The Aussie lost pips against its major counterparts after the RBA’s meeting minutes painted a gloomier picture than the initial policy statement suggested.
- RBA minutes reveal concerns over labour and housing markets
- Asian bourses show mixed results on concerns over North Korea and Pence’s Japan visit
RBA’s meeting minutes – Earlier today the Reserve Bank of Australia (RBA) printed its meeting minutes for the month of April. If you recall, the central bank opted to keep its rates steady at 1.50% for a seventh month in a row, as it’s still “consistent with sustainable growth in the economy and achieving the inflation target over time.”
Well, it seems like RBA members weren’t so confident after all. Specifically, the minutes detailed the members’ dilemma of needing to keep rates low to encourage consumer spending and pushing them higher to reduce housing-related risks.
On employment, RBA members noted that (emphasis ours):
“Although forward-looking indicators of labour demand continued to suggest an increase in employment growth over the period ahead, this had been true for some time without leading to an improvement in labour market conditions.”
Basically, the RBA is shrugging off the latest improvements in forward-looking labour indicators by saying that they’re (a) more optimistic than reality “for some time” and that (b) they don’t lead to improvements labour market conditions.
The RBA also shared its concerns over the housing market, saying that “funding costs had not changed significantly” despite tighter lending standards by the Council of Financial Regulators.
The RBA warned that “risks related to household debt and the housing market” have increased in the last six months but that the Council, which includes APRA, “would consider further measures if needed.”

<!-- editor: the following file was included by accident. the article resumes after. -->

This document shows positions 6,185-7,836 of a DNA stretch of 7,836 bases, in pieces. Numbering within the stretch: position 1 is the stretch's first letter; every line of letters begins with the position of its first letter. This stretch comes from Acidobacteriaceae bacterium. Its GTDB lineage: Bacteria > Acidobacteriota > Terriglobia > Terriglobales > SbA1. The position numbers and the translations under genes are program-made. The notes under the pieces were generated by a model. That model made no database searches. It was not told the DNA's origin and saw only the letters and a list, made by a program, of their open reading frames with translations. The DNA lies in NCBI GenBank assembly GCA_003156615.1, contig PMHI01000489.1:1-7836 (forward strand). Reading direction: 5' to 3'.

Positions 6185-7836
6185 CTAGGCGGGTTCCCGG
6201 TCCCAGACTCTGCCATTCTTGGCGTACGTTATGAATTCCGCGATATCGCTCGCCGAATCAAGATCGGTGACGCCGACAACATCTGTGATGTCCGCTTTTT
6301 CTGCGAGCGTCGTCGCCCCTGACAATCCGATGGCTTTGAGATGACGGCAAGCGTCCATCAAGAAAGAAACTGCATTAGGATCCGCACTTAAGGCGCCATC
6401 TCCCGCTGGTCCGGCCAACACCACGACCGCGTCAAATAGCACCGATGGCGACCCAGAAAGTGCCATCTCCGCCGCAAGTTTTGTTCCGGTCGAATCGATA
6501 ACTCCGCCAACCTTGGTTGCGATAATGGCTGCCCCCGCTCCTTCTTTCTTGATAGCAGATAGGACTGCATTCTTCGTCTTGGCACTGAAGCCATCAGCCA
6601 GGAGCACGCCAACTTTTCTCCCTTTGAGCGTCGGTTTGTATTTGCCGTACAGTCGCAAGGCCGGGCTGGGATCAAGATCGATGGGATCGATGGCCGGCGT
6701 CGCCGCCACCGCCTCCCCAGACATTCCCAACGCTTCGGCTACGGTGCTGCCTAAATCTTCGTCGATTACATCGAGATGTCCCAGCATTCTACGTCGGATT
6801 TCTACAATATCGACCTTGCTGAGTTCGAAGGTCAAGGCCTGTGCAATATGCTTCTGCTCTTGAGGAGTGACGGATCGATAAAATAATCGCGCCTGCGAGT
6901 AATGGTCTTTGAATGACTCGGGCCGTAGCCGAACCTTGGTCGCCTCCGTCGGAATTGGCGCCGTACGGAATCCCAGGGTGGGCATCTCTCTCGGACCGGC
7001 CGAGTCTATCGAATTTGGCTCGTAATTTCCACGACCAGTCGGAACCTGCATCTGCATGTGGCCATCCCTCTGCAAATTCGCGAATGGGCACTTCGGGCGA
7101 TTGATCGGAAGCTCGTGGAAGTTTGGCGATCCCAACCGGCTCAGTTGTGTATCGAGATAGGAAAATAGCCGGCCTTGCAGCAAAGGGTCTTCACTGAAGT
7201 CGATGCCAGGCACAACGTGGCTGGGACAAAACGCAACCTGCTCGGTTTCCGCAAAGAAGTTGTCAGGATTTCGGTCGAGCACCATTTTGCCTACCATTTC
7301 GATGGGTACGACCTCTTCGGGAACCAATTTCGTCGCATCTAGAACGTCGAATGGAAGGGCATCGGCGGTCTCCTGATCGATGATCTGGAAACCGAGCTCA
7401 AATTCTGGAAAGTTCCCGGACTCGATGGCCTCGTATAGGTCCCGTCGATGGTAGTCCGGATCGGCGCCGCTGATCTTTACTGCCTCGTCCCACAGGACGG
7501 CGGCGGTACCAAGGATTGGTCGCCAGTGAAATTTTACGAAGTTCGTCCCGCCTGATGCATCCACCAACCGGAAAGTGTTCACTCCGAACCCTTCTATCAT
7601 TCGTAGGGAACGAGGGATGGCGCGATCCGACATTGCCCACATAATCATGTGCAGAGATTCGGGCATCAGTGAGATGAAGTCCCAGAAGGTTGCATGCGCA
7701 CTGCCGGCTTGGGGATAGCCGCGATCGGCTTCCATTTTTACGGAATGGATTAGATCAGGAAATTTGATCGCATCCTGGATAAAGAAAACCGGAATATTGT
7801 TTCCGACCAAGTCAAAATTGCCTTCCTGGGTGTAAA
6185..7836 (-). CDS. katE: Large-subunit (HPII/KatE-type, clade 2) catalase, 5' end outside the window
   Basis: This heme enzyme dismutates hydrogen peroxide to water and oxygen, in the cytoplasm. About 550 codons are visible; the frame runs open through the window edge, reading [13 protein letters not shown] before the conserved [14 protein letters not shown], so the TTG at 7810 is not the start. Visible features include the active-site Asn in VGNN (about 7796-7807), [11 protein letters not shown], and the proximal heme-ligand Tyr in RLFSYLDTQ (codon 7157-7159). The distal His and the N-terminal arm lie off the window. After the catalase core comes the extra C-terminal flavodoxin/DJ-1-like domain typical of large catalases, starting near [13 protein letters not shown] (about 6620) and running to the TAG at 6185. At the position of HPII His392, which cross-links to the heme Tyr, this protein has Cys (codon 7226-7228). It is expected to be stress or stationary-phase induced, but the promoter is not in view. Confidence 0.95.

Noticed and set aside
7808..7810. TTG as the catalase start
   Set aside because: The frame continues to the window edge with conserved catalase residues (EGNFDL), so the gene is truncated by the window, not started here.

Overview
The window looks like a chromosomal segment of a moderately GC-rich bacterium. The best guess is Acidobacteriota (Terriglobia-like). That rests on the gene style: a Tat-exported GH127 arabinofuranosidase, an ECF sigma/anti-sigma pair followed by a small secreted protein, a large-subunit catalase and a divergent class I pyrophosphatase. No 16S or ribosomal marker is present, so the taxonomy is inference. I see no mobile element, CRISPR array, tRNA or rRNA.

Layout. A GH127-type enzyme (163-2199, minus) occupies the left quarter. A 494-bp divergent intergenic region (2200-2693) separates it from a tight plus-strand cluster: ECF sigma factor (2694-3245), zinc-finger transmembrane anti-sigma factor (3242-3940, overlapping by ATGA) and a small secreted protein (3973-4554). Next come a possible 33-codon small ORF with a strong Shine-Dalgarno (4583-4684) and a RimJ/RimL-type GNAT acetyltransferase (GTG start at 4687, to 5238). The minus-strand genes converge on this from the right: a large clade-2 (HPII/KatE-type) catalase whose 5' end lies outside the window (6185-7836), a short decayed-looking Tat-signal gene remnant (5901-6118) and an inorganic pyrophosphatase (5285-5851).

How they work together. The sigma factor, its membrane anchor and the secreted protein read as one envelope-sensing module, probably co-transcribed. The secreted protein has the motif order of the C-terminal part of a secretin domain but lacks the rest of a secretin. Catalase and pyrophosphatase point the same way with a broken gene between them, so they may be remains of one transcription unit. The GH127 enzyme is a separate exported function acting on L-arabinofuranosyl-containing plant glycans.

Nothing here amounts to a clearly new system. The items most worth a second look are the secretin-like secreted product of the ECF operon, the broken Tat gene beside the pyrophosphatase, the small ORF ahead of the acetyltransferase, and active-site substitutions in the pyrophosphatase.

The nail in the Aussie’s coffin today was the RBA’s choice to drop “Looking forward, year-ended growth was expected to pick up gradually to be above its potential rate over the forecast period” from last month’s minutes and replace it with “Recent data suggested that the Australian economy had continued to grow moderately at the beginning of 2017.” Duhn duhn duhn.
For now, the RBA believes that developments in the labour and housing markets need “careful monitoring over the coming months.” This, together with threats to “consider further measures if needed,” communicated that the RBA might step up its lending restrictions so that it could loosen its monetary policy to boost consumer spending.
Mixed risk sentiment – Risk sentiment was a mixed bag of beans during the Asian session, as traders took cues from their U.S. counterparts but also worried over geopolitical concerns and France’s upcoming Presidential elections.
U.S. VP Mike Pence is in Japan today where he’s expected to have a huddle with Prime Minister Shinzo Abe and Finance Minister (and Deputy Prime Minister) Taro Aso. Pence is expected to talk North Korea with Abe, while Aso has shared that he would discuss “a broad framework on bilateral economic cooperation” with Pence.
Traders worry that Pence’s huddle with Abe would lead to escalated tensions with North Korea, while Japanese markets are concerned that Pence will push Trump’s weak-dollar rhetoric and use it to put pressure on Japan’s trade deals with the U.S.
Nikkei, which found relief from a stronger dollar, rose by 0.33% while Australia’s A SX 200 dropped by 1.17%. Hang Seng and the Shanghai index, both pressured by the release of higher average home prices in China, dipped by 0.11% and 0.92% respectively.
AUD – The Aussie dropped like a rock against its major counterparts as soon as the RBA’s latest meeting minutes hinted that central bank members are more concerned over the economy than their initial statement suggested.
AUD/USD fell 35 pips (-0.46%) to .7556, AUD/JPY lost 37 pips (-0.45%) to 82.30 after hitting a session high of 82.95, EUR/AUD jumped by 73 pips (+0.52%) to 1.4091, and GBP/AUD popped up by 76 pips (+0.46%) to 1.6627. Heck, even AUD/NZD plunged by 55 pips (-0.51%) to 1.0774!
Watch Out For:
- European markets set to go back from the holidays. Brace yourselves for increased volatility!